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Currently, the number of healthcare programs for veterans is increasing, and more focus is placed on the efficaciousness of these programs. Now, the major American nursing associations for veterans such as Military Officers Association (MOAA) and Veterans Healthcare Association (VHA) are advocating for the healthcare protection of veterans and their families (Karpf, Ferguson, & Swift, 2010).
Veterans and Their Families’ Healthcare Needs
Most veterans returned from war require multiple healthcare needs including adequate treatment of their diseases to the creation of the appropriate environment for further recovery (International Council of Nurses, 2008).
The two main types of healthcare needs that veterans need are mental and physical. The most widespread illnesses connected with these needs are the absence of an extremity and the Posttraumatic Stress Disorder (PTSD) (Paquin, 2011). The first duty of a nurse is to help veterans cope with their physical pain or physical disability if they have lost a part of their body. The second duty of a nurse is to help veterans cope with their mental pain and the PTSD symptoms caused by war. The third duty of a nurse is to help veterans’ families understand how to look after them and to return them to a quiet life in society (Deyton, Hess, & Jackonis, 2008).
Nursing Advocacy Skills
One of the most important advocacy skills that nurses must have is communication skills. Nurses must quickly establish a connection with sick veterans and gain their confidence using communication skills so that they believe that the therapy the nurse provides will help them recover (Laureate Education, 2012).
Another important advocacy skill that nurses must have is problem-solving. This includes the identification of veterans’ health problems and finding ways to solve these problems. Thus, the nurse must find a solution to every health problem that occurs in a patient (Davis-Alldritt, 2011).
Thus, the role of nurses as advocates requires from them both practical and intellectual skills, as they are the only professionals who are always in direct contact with sick veterans and their families and must make crucial advocacy and medical decisions and act by the situation to help them recover (Milstead, 2016).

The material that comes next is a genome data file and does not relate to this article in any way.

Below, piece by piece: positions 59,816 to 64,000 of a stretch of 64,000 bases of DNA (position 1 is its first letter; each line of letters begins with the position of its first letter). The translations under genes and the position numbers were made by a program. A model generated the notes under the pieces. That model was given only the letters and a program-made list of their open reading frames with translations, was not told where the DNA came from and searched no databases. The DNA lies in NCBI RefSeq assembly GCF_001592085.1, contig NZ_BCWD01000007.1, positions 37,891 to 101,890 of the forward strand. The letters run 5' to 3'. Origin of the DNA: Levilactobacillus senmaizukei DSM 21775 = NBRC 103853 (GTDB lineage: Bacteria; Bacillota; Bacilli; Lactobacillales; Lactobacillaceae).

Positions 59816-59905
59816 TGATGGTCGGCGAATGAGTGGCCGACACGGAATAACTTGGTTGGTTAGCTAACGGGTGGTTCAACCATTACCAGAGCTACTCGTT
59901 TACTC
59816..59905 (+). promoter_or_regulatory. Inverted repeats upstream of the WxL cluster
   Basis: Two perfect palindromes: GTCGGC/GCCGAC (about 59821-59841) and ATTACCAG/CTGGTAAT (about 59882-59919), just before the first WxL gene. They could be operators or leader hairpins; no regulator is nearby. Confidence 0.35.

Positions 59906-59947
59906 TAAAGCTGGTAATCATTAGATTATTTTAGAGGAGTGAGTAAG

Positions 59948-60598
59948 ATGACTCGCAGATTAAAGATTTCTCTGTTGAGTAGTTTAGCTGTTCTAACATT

A Nurse’s Responsibility as an Advocate
According to the code of ethics in the American Nurses Association, a nurses’ primary duty as an advocate is to be fully committed to their patients, protect their rights, and improve their health. Moreover, they must also be committed to all the stakeholders and ensure that veterans and their families are provided with timely and comprehensive medical care (Vancouver Coastal Health, n.d.).
A vivid example of a nurse advocating for comprehensive healthcare is through media advocacy. It is a perfect method for raising important medical issues by not only informing the House and Senate but also by increasing public awareness regarding these issues. Thus, in 2010, Tracey-Lee Baker, a former army nurse organized participation of returning veterans in the Department of Defense “Yellow Ribbon” program that includes various public events involving VA staff and returned from service veterans. Currently, these events continue taking place and increasing public awareness concerning veterans’ problems (“Former army nurse,” 2010).
Another effective method of advocating for veterans’ healthcare needs is by writing letters to Congress and introducing these needs. Thus, in 2016, the Nursing Community of the U.S. sent a letter directly to Senator Merkley to Washington requesting the official recognition of Advanced Practice Registered Nurses (APRNs) who serve in the Veterans Health Administration (VHA) thereby ensuring that America’s veterans are provided with the high-quality health care that they deserve and need (Nursing Community, 2016).
Other means of advocating for veterans’ healthcare needs are various community activities through churches, workplaces, schools, businesses, park districts, and so on (Begley, 2010).
The importance of the nurses’ role as advocates for the veterans’ healthcare is stated in the nursing code of ethics. Their role is crucial in developing the veteran healthcare program, influencing the formulation of policies regarding this program, and providing comprehensive healthcare to veterans and their families.
Begley, A. (2010). On being a good nurse: Reflections on the past and preparing for the future. International Journal of Nursing Practice, 16(6), 525-532.
Davis-Alldritt, L. (2011). Presidential inaugural address: Advocacy, access, and achievement. Journal of School Nursing, 27(4), 249-251.
Deyton, L., Hess W. J., & Jackonis, M. J. (2008). War, its aftermath, and U.S. health policy: Toward a comprehensive health program for America’s military personnel, veterans, and their families. The Journal of Law, Medicine & Ethics, 36(4), 677-689.
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Laureate Education (Executive Producer). (2012). The needle exchange program. Baltimore, MD: Author.
Milstead, J. A. (2016). Health policy and politics: A nurse’s guide (5th ed.). Burlington, MA: Jones and Bartlett Publishers.
Nursing Community (2016). Letter to Senator Jeff Merkley in support of Veterans Health Care Staffing Improvement Act.
Paquin, S. O. (2011). Social justice advocacy in nursing: What is it? How do we get there? Creative Nursing, 17(2), 63-67.
Vancouver Coastal Health. (n.d.). Vancouver Coastal Health Population Health: Advocacy guidelines and resources.